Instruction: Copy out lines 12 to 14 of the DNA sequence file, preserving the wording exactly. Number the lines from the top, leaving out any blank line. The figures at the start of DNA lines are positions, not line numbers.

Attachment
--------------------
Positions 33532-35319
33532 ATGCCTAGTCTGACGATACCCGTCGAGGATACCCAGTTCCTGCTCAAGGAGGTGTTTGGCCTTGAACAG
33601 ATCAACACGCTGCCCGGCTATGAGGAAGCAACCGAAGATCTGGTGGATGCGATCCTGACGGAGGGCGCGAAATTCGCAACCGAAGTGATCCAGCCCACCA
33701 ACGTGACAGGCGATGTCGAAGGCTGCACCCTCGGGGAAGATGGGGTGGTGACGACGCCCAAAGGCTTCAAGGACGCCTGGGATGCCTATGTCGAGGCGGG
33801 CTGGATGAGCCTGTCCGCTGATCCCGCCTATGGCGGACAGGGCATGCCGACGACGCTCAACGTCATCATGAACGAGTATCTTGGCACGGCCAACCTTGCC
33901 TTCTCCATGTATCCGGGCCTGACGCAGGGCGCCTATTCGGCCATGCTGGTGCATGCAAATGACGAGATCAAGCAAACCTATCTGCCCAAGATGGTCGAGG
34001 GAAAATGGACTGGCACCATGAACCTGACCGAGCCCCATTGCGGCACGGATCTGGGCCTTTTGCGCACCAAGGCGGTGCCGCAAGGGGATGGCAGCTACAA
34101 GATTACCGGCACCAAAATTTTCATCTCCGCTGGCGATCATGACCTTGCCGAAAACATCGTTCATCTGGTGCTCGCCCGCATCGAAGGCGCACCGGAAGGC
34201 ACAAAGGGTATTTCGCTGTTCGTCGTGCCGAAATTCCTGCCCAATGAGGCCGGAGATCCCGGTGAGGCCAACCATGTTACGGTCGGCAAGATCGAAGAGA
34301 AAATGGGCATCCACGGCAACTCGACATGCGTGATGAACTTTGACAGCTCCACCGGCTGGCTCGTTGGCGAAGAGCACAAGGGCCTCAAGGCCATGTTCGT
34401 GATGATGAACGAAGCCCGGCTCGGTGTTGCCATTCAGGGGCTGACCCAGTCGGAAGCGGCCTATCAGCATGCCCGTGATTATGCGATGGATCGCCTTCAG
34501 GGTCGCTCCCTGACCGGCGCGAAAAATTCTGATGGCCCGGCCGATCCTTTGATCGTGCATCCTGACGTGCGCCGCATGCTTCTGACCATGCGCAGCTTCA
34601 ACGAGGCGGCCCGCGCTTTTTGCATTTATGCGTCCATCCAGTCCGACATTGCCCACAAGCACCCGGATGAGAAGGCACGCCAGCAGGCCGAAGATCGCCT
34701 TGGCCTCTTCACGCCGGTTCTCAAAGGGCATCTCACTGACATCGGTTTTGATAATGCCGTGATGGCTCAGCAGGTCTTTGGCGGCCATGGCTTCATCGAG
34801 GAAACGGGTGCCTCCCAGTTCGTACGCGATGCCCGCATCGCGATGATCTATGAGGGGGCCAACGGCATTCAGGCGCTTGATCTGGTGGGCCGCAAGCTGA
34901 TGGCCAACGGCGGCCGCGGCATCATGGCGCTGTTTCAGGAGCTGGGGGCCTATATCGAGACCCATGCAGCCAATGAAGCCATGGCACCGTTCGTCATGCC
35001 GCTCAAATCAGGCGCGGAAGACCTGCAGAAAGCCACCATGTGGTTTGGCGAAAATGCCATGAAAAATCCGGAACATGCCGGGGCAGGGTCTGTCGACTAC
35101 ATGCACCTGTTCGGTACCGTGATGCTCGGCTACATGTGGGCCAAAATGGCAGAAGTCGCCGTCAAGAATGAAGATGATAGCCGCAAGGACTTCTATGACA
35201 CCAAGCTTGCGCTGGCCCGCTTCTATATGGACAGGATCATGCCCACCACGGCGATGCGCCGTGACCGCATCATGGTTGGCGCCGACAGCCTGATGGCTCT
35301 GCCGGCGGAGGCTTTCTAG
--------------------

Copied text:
34501 GGTCGCTCCCTGACCGGCGCGAAAAATTCTGATGGCCCGGCCGATCCTTTGATCGTGCATCCTGACGTGCGCCGCATGCTTCTGACCATGCGCAGCTTCA
34601 ACGAGGCGGCCCGCGCTTTTTGCATTTATGCGTCCATCCAGTCCGACATTGCCCACAAGCACCCGGATGAGAAGGCACGCCAGCAGGCCGAAGATCGCCT
34701 TGGCCTCTTCACGCCGGTTCTCAAAGGGCATCTCACTGACATCGGTTTTGATAATGCCGTGATGGCTCAGCAGGTCTTTGGCGGCCATGGCTTCATCGAG